As Anthony Burgess delightfully wrote in his Shakespeare biography, this was mainly Latin rather than English:
School was grim. Those bottom-worn benches were no beds of roses, though Lilies lay on the desk. . . To learne to wrytte doune Ingglisshe wourdes in Chaxper's daie was notte dificulte. Nobody rapped you for orthographical solecisms, for there were none. Anything went, from Queen Elizabeth downwards.
(Burgess, Shakespeare , 1970, Vintage pb. 1996, p. 28).
1581 also saw a round up of recusants in Lancashire, possibly including Sir Thomas Hesketh of Rufford, another vital person in the 'Shakespeare in Lancashire' story. There is some uncertainty whether it was in this year or 1584, or both, that he was incarcerated. (Yet again, Honigmann, 1985 relates this story, with full references.) The round up certainly included many Standish gentry relatives, including John Towneley of Towneley.
(17) 1582-3: a few more local events.
1582, 30 August. A.S. attended Preston Guild with stepfather Thomas and younger brother Leonard (Abram, Preston ). Everyone else in the 'Shakespeare in Lancashire' story was also there, including Henry, 4th Earl of Derby, with sons “ffardinands D'ns Straunge, Willms Stanley frater eius, ffranciscus Stanley Armig: frater eius”, plus Earl Henry's younger brother Sir Edward (later to be called “The Traitor”, who died in exile in 1609) and their nephew Sir Edward Stanley, for whom Shakespeare was later to write an epitaph (about which we will read when we finally reach 1600-02). The Hoghton and Hesketh clans were all there and a whole batch of Shakeshaftes, including John Shakeshafte, glover, the oldest brother in one of the Shakeshafte families, with a younger brother William and his son William. Was this John Shakespeare, glover of Stratford? Was nephew William the William Shakeshafte in A.H.'s will? Almost certainly not, as he stayed in Preston and had six sons. (I need a whole chapter in my Shakespeare book to present all these, but come to the inevitable conclusion - purely on the evidence - that it is far more likely that the two John Shakes- were one and the same than that they were not. Stratford records show that he had disappeared almost completely from there several years earlier. He must have gone somewhere and - so far, at least - has not turned up anywhere else in England. The North West would have been the most logical place, with the ancestries of him and Mary Arderne here, and the presence of so many Catholic relatives.)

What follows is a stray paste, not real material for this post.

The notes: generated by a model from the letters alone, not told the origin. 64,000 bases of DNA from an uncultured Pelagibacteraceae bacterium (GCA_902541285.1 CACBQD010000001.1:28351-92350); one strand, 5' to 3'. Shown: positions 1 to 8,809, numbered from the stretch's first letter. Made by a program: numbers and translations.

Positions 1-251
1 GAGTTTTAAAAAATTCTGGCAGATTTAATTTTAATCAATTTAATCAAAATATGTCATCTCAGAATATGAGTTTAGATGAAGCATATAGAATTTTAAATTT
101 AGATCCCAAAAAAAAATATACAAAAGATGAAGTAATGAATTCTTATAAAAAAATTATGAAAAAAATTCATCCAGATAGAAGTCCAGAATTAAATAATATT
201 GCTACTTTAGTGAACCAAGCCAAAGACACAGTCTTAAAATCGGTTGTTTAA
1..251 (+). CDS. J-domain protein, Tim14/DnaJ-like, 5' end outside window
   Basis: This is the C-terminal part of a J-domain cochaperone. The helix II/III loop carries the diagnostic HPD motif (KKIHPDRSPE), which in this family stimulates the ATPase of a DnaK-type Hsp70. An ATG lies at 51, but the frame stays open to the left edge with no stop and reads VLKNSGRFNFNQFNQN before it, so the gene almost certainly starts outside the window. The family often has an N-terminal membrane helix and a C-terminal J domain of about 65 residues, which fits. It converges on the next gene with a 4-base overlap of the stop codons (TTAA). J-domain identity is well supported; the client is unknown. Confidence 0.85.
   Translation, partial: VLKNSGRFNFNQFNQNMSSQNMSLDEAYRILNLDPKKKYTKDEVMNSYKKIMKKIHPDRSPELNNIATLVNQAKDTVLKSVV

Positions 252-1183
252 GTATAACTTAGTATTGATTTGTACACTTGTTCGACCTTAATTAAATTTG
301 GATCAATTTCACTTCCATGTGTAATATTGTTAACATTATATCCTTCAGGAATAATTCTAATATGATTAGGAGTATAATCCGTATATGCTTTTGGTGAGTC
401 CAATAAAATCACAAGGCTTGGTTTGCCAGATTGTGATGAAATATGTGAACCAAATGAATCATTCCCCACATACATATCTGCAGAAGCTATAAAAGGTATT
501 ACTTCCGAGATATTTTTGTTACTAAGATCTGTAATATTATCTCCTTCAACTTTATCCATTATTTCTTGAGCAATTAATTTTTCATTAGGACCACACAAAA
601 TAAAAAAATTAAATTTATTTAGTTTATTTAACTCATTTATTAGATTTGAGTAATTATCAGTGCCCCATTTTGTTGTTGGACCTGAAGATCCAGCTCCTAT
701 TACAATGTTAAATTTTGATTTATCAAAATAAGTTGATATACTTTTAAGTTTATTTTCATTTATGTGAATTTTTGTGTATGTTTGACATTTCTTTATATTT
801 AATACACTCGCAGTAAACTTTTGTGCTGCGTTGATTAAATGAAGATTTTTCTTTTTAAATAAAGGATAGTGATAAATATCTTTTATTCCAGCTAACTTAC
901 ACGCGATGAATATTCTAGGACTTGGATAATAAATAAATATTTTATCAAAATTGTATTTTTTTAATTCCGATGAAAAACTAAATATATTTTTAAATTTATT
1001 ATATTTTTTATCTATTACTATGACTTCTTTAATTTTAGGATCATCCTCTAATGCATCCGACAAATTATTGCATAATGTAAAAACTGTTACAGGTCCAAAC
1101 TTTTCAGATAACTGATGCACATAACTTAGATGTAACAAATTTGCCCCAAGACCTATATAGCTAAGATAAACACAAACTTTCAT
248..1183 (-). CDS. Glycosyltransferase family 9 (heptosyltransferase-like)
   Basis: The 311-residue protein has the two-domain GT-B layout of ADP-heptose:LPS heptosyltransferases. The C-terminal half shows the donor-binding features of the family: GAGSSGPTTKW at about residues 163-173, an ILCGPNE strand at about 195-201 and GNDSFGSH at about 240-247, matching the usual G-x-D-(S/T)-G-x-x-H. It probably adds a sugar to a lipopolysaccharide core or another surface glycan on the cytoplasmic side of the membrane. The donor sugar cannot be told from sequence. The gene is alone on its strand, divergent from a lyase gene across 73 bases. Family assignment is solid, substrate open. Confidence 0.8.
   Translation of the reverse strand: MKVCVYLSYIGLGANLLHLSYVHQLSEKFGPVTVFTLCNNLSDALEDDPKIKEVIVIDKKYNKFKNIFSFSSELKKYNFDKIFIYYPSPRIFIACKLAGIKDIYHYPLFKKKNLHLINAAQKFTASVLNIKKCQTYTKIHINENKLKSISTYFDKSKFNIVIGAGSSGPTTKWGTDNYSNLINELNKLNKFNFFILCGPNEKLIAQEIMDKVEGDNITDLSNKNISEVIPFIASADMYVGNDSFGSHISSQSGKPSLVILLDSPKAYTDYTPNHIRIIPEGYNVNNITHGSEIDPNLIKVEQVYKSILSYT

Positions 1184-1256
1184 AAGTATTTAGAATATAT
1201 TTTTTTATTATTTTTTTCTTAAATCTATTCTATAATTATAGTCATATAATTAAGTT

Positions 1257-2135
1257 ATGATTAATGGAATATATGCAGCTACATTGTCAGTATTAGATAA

Was William Shakespeare here, acting in the revels with Strange's Players? If he was, it would certainly explain an awful lot about his shotgun marriage in November. (I need a rather long article to explain the reasons behind this suspicion - and that is all it remains for the moment.) If by any chance he was at Preston Guild, this would have been the next opportunity for A.S. to have met Shakespeare. In any case, A.S. would certainly have met the Earl of Derby and sons, including William Stanley, back in Lancashire from France and Spain before setting off again for Germany and Italy.
1583, 15 August. The following document suggests that Thomas(2)'s family was disputing various internal financial arrangements. It also presents another contact with the Gerards, and the second appearance of William Gerard in the Standish of Duxbury MSS confirms that he was the lawyer used by Thomas(2) as well as Thomas(1) in London.
Bond: in £300: Thomas Standishe of Duckesburie, esq. to Christopher Standishe of Chorley, gent., his brother, - Thomas Standishe to fulfil award of Syr Gilbert Gerrard, kt., master of the Rolles, and of William Gerrarde. esq., brother of Sir Gilberte Gerrard concerning all matters between James Standish and Christofer Standishe. 15 Aug. 1583. (Catalogue: DP397/4/26.)
This William Gerard appears in the 'Shakespeare in Lancashire' story mainly as the father of Rev. Richard Gerard, Rector of Stockport for nearly forty years, married to Ursula Arderne of Arderne Hall in Cheshire, a kinswoman of Mary Arderne, William Shakespeare's stepmother. Rev. Richard's biography, with full references, is in my Shakespeare book, largely from Henry Heginbotham, History of Stockport , readily available in Stockport Local Studies Library.
(18) 1584: Queens' College, Cambridge.
1584. A.S. matriculated at Queens' College, Cambridge. (Kay, History of Rivington Grammar School , accepted the details given below in Venn, Alumni Cantabrigiensis ). He was 14 at this time, a normal age for proceeding to university, so this may well have been him, although it might have been the other Alexander from Family B. A Radcliffe document illustrates the age of 14, from the will in 1589 of Sir John Radcliffe of Ordsall.
I would have these children brought up in learning so that after they accomplish 14 years I would have them sent to Oxford or Cambridge, there to continue till one of them be able to go to the Inns of Court, if it be his pleasure, or to tarry and reside in the University.
( The Book of the Radclyffes , Constable, Edinburgh U.P., 1948, p. 154.)